I had a poetry professor in grad school, a man who regularly receives national recognition, who taught himself to overcome the fear of rejection by scrapbooking all the rejection slips his poetry received. He stopped at 500.
Ask my family, and they will tell you I am almost obsessed with getting the mail. Most of the time, it's bills and ads for Kohls. But every so often, there's my handwriting on the envelope, and my heart leaps. A SASE! A response from a magazine! And for a moment, I think "Do I want to know?" I do not save my rejection slips, thought I do duly report the results on a spreadsheet. For a while, I went through a rash of kind rejections with handwritten notes from editors. In January, one editor was kind enough to tell me that a story was "totally publishable;" it just didn't fit with the overall collection.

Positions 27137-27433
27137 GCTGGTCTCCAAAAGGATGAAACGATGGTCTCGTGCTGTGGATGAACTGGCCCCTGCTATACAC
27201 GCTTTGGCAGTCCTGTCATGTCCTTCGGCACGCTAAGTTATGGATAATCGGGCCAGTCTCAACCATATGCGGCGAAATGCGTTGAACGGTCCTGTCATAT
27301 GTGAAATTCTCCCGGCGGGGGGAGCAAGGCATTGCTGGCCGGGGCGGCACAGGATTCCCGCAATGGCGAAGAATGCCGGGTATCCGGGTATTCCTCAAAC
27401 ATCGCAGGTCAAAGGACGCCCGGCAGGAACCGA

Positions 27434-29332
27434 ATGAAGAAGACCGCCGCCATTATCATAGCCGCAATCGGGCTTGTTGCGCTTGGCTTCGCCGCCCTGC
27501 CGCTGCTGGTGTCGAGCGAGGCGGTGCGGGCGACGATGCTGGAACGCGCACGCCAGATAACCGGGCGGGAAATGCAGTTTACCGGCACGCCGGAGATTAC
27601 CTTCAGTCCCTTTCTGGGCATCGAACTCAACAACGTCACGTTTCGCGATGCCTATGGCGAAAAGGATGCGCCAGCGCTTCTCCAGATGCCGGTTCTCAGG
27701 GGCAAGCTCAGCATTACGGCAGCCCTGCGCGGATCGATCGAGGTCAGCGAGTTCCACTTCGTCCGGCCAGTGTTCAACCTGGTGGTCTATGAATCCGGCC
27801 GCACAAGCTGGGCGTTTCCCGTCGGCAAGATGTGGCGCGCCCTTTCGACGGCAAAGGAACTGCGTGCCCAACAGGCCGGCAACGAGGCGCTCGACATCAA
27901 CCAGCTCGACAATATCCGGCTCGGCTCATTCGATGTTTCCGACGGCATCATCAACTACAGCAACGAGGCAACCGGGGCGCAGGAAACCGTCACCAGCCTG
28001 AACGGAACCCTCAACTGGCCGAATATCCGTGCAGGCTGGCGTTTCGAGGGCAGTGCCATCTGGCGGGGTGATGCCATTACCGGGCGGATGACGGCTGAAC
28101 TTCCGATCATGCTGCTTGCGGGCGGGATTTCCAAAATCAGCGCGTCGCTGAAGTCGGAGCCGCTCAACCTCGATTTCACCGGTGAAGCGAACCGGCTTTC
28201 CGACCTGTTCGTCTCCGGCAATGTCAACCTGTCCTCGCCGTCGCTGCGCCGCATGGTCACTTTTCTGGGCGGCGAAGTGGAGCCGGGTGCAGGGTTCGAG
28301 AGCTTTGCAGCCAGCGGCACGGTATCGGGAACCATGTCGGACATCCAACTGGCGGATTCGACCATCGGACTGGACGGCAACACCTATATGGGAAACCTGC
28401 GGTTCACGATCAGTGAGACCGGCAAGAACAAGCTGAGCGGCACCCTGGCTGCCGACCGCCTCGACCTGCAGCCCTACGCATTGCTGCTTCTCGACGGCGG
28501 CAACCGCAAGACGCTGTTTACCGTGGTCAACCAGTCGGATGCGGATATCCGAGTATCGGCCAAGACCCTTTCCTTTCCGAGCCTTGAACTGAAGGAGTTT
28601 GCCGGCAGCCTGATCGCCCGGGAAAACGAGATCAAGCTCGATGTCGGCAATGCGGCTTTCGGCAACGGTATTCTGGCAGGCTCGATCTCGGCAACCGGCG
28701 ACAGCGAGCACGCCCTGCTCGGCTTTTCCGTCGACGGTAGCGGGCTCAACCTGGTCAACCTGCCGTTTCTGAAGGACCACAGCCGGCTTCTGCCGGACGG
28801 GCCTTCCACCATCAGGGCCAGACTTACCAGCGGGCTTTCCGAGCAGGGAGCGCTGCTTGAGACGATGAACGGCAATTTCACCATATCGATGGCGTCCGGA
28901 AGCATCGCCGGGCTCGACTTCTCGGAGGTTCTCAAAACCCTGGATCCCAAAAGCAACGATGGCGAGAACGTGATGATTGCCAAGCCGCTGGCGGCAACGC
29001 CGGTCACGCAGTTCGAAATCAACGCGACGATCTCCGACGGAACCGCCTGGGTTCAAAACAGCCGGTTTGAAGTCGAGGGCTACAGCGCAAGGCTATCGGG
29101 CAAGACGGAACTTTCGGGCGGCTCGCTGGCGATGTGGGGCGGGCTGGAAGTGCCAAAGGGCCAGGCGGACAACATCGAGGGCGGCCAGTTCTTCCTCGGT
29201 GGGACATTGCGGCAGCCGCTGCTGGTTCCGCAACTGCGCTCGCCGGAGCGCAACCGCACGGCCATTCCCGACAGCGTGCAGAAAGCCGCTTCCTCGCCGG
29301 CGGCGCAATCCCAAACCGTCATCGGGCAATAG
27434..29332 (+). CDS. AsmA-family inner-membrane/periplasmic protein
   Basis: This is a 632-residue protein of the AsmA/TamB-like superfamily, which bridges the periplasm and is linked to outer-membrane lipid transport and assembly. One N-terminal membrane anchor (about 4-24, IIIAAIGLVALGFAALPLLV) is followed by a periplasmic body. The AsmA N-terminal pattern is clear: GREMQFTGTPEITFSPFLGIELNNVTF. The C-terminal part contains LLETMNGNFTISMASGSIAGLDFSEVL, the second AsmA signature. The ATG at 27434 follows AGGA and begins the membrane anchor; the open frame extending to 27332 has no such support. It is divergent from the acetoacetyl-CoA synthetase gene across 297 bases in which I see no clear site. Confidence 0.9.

And yet, 2013 is off to a good start. January saw two poems accepted and three rejections. One of those acceptances was my poem "Sunday's Theme," which appeared in this week's edition of America Magazine. February so far has seen one rejection (of the "we're totally inundated with limited need for poetry" variety) and one acceptance in Holy Cow!'s October 2013 anthology The Heart of All That Is: Reflections on Home. Writing is such a solitary endeavor, often with little feedback; moments like these spur me on to send out more. And of course, every day I watch the mail.
Keep up the good writing, folks.